Zosimus (Greek Ζώσιμος): Early Byzantine, pagan author of a history of the Roman Empire, published in the first quarter of the sixth century CE.
The translation of Zosimus' New History offered here was printed in 1814 by W. Green and T. Chaplin in London, and was probably prepared by J. Davis of the Military Chronicle and Military Classics Office. The translator is anonymous. The text was found at Tertullian.org. The notes were added by Jona Lendering.
[1.14.1] The nations subject to the Romans being unable to endure his monstrous cruelty, and greatly distressed by the ravages he committed, the Africans proclaimed Gordian and his son, of the same name, emperors, and sent ambassadors to Rome, one of whom was Valerianus, a man of consular rank, who afterwards himself became emperor. This was highly gratifying to the Senate, which deliberated how to remove the tyrant, inciting the soldiers to revolt, and reminding the people of the injuries they sustained as well in their individual capacities, as in that of members of so mighty a state.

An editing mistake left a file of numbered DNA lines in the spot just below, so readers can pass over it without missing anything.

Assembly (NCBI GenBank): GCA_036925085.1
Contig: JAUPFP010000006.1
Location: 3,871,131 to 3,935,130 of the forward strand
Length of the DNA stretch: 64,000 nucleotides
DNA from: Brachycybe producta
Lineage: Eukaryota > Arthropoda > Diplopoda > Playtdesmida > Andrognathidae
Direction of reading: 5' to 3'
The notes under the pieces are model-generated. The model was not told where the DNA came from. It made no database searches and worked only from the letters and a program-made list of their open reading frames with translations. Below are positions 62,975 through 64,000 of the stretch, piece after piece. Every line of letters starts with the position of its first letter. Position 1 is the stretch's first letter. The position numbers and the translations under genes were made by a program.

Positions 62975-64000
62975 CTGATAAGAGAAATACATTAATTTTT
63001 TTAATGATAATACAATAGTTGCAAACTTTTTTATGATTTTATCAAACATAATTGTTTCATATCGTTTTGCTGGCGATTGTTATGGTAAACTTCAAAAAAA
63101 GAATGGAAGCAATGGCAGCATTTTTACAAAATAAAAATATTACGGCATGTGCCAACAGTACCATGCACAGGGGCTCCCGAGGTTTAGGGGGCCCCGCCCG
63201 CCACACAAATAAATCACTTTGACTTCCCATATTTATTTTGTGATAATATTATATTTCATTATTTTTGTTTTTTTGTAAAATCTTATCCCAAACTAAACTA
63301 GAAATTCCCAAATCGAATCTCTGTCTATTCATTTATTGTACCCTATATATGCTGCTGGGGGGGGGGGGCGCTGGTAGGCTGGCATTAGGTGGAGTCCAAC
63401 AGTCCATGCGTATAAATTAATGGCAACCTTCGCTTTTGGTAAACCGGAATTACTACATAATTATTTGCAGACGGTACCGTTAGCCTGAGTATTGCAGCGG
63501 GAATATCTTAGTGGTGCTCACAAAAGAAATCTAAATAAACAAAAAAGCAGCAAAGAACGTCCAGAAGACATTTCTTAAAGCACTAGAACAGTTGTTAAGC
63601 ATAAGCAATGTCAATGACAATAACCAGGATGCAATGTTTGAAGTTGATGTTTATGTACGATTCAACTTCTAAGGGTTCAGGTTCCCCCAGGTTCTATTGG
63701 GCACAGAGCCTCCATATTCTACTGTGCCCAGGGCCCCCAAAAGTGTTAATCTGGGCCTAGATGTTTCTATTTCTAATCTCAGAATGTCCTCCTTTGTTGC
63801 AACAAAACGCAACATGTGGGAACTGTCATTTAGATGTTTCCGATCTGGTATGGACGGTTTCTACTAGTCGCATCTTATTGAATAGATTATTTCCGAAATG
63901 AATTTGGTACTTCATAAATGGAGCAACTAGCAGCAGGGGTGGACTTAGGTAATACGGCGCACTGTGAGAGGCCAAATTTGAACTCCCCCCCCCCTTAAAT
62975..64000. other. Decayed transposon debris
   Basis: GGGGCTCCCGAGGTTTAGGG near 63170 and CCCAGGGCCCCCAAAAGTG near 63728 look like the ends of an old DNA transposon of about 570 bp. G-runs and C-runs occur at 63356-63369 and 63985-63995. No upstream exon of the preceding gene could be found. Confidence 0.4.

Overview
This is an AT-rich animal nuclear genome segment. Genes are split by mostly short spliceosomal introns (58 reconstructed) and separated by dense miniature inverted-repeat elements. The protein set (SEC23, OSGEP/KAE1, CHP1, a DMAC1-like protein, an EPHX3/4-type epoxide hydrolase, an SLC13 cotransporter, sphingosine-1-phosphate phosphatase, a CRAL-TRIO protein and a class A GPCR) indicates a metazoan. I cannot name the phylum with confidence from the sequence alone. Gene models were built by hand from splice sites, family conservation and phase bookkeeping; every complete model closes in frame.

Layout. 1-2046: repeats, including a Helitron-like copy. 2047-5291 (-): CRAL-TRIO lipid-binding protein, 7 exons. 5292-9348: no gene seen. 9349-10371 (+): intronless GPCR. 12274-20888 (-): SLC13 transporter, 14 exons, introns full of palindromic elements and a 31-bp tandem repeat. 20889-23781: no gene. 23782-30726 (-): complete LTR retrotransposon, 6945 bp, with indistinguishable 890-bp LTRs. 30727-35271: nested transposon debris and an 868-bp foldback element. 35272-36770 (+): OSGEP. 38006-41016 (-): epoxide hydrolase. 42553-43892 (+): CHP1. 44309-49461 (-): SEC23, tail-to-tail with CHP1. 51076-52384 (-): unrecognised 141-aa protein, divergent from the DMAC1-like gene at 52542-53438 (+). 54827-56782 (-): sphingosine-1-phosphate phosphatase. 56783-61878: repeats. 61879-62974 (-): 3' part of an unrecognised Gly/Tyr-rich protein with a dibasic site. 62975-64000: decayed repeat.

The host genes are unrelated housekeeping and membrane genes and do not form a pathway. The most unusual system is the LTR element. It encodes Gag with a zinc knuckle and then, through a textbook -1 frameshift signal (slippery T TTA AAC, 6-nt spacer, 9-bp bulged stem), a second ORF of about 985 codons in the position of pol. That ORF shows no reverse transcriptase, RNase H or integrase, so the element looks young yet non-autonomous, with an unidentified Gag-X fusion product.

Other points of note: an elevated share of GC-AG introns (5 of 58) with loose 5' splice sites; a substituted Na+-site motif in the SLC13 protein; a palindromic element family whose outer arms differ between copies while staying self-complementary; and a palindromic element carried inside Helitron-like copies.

[1.14.2] Having thus agreed how to act, they selected out of the whole Senate twenty persons who understood military discipline, and out of that number appointed two, Balbinus and Maximus, to hold the chief command, and proceeded towards Rome, being ready for an insurrection.